Avery Fisher Hall, Lincoln Centre
10/16/2008 - & October 17, 18, 21, 2008
Isaac Albéniz/Rafael Frühbeck de Burgos: Suite Española
Manuel De Falla: La Vida Breve (The Short Life)
María Rodriguez (Salud), Vicente Ombuena (Paco), Lola Casariego (Carmela), Marina Pardo (Abuela), Gustavo Peña (Voz de la Fragua), Josep Miquel Ramón (Tío Sarvaor), Pedro Sanz (Cantaor), Alfredo García (Manuel), Nuria Pomares (Dancer)
Pablo Sáinz Villegas (Guitar), Coro Nacional de España, Mireia Barrera (Director), New York Philharmonic Orchestra, Rafael Frühbeck de Burgos (Conductor)
NOTE: On October 18, María Rodriguez and Lola Casariego will switch roles.
Rafael Frühbeck de Burgos (© Chris Lee)
The New York season has just started, but already four events should remain eternally in our minds and ears. The Xenakis opera at Miller Theatre, where the composer seemed to have channeled ancient Greek music to our day; Martha Argerich playing two Russian concertos under her greatest partner, Charles Dutoit; James Levine conducting the Beethoven Grosse Fuge, Brahms and a Tantric meditation with a work by Messiaen.
And last night, the first of four performances conducted by the great Rafael Frühbeck de Burgos.
The advertised piece was the complete Manuel De Falla opera, La Vida Breve with the National Chorus of Spain and an all-Spanish cast, along with the New York Philharmonic. But this was an early piece by De Falla, which, while certainly rare was highly derivative for the young composer. The derivation was from Puccini - the piece sounded very very much like Il Tabarro, although that was composed some 14 years after this. And the orchestration seemed to have been taken from Ravel, which is quite likely.
But the unadvertised opening work was absolutely splendid Frühbeck de Burgos, his own orchestration of some works by Isaac Albéniz. They were visually and sonically just terrific.
Visually, the conductor is large and majestic and a thrill to watch. His motions are grand and eloquent. He doesn’t hide what he wants, either from orchestra or listeners. All five songs had titles from around Spain, and all five were marked with variations on Allegro. This meant they were filled with energy. But they were orchestrated with Gallic delicacy, with solo instruments and orchestral cascades, heavy rhythm and sometimes moody instrumentation which soon glistened and glowed under his command.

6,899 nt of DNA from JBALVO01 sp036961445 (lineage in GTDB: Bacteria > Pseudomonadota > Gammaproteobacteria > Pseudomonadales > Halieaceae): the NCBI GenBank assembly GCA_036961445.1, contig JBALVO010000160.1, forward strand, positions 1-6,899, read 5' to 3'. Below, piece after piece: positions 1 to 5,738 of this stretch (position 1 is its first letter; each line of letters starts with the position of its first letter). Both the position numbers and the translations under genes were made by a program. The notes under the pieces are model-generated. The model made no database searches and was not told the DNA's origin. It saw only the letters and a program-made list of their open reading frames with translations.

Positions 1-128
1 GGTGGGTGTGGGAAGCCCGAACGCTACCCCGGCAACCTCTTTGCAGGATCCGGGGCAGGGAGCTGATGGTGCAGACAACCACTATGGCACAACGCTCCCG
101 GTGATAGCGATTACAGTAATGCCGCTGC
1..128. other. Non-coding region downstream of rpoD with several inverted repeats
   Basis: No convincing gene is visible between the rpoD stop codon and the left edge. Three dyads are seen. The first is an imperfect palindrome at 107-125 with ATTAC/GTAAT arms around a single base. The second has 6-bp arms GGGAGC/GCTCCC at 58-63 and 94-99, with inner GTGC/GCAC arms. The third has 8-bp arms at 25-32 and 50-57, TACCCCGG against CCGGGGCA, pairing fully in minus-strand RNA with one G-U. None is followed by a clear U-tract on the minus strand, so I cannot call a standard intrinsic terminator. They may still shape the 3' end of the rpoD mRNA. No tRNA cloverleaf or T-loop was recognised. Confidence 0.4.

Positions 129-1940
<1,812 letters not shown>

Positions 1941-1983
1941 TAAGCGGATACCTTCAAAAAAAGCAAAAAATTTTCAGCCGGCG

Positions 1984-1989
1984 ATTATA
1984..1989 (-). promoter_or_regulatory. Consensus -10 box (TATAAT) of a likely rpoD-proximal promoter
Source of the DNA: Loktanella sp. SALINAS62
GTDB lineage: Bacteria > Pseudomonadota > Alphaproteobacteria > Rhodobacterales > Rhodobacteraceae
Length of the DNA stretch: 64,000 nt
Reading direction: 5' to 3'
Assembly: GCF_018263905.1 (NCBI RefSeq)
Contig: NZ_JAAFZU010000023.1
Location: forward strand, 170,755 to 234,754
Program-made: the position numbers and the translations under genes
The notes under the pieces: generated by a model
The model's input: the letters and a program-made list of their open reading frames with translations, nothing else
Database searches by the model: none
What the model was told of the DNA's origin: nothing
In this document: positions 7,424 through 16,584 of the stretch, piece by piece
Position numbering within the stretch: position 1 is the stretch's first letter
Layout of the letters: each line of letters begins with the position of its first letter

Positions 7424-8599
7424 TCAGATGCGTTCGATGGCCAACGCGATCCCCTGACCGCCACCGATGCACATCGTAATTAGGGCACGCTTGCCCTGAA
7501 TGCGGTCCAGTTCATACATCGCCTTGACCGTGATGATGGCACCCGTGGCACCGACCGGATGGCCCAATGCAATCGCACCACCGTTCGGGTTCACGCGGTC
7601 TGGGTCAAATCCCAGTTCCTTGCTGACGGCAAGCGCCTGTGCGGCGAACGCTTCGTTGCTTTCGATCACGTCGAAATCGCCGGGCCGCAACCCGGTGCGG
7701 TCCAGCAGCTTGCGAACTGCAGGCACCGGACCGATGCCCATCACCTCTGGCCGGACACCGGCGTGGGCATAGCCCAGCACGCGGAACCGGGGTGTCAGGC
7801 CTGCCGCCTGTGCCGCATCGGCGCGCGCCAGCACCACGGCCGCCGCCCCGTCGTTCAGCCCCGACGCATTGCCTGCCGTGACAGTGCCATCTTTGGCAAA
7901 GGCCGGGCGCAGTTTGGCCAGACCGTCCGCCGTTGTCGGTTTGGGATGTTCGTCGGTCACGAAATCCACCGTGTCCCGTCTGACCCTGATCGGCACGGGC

Seeing them on the program was a welcome surprise, and the Philharmonic responded to the Maestro’s directions with alacrity. The Phil players were moved around, with cellos facing directly from the centre of the stage, creating a greater contrast of light and dark colors, emphasizing a Spanish timbre.
Lasting barely 30 minutes, the Suite was followed, after an intermission, by the complete opera, with a truncated synopsis in the program. The story was pretty simple. An Andalusian woman named Salud expects to be married to her lover, Paco. But she sees him being married to Carmela so she falls down dead at his feet. Curtain. Or in the concert version, applause.
Later in his life, De Falla would ironically become more and more Spanish after studying and staying in Paris. Later, too, he would have more dynamic librettos to work with. This one is static, it has set pieces and—obviously—would benefit with a stage performance. But outside of the two dances—brilliantly performed in an eye-blinding tangerine-orange dress by Nura Pomares—the work has the usual set pieces of arias and duets. Most of these belong to María Rodriguez, as the ill-fated Salud, and she sung with fervor, excitement and, in the final scene, poignancy. The arias were vaguely Spanish (mainly through the use of sixteenth-note triplets throughout each piece). Obviously, as a woman who participates as much in zarzuela, Spanish short opéra comique, as in international opera, she handled the music well.
Others in the cast were perfectly adequate, but had little to do except comment on her plight. But a word must be said about the Coro Nacional de España. They play a very integral part here, first as laborers bemoaning their fate, then as party guests, and often interrupting an aria. They were excellent.
The opera itself is hardly the best of DeFalla, either in story of music, but hopefully, Maestro Frühbeck de Burgos will return soon with another program, for on the dais, he is a genuinely magnetic figure.